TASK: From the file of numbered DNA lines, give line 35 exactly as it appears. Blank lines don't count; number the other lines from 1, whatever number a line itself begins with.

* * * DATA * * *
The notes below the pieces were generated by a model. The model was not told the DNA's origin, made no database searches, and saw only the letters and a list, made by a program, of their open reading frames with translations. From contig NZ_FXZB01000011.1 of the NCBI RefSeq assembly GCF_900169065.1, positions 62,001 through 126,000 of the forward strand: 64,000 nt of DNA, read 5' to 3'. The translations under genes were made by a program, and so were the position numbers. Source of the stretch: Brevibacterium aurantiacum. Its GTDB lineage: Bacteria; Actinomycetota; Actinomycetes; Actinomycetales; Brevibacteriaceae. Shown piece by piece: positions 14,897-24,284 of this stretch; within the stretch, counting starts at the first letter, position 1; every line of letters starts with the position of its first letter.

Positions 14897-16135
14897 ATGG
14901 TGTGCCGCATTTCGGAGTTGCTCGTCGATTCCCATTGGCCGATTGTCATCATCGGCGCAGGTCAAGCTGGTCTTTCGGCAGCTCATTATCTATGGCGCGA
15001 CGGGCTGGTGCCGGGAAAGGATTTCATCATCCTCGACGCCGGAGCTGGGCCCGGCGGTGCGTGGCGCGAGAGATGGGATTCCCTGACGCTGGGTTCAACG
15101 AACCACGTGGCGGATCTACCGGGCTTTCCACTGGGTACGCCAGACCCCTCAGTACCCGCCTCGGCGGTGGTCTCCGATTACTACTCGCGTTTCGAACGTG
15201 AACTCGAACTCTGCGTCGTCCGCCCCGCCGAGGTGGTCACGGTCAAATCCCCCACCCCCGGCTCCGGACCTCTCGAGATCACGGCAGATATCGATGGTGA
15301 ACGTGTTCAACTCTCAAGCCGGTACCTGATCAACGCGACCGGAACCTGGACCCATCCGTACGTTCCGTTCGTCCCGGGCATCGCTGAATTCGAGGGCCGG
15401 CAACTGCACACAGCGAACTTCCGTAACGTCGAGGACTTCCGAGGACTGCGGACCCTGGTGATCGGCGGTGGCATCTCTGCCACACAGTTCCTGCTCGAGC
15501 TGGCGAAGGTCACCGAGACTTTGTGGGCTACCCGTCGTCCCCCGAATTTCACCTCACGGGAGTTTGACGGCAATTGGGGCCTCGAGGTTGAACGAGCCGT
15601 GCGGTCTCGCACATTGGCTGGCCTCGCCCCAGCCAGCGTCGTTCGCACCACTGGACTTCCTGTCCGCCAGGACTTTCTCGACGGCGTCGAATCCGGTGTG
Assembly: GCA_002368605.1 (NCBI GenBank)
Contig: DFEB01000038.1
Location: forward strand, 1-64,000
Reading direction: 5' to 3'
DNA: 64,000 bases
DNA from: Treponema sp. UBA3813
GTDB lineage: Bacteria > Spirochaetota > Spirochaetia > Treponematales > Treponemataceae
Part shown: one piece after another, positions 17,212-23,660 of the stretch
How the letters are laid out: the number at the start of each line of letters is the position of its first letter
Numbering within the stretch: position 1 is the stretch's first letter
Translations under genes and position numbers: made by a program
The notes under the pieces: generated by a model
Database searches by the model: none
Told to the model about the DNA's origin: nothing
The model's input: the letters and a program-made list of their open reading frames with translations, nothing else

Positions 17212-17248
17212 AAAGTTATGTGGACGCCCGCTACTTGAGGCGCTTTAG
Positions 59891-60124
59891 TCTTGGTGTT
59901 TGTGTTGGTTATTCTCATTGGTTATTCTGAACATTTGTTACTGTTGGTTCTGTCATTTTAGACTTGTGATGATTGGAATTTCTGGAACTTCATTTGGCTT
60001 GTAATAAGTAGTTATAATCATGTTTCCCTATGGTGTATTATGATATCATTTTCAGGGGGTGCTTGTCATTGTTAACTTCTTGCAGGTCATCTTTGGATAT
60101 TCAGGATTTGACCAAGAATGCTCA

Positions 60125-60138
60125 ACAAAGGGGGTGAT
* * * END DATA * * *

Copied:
60125 ACAAAGGGGGTGAT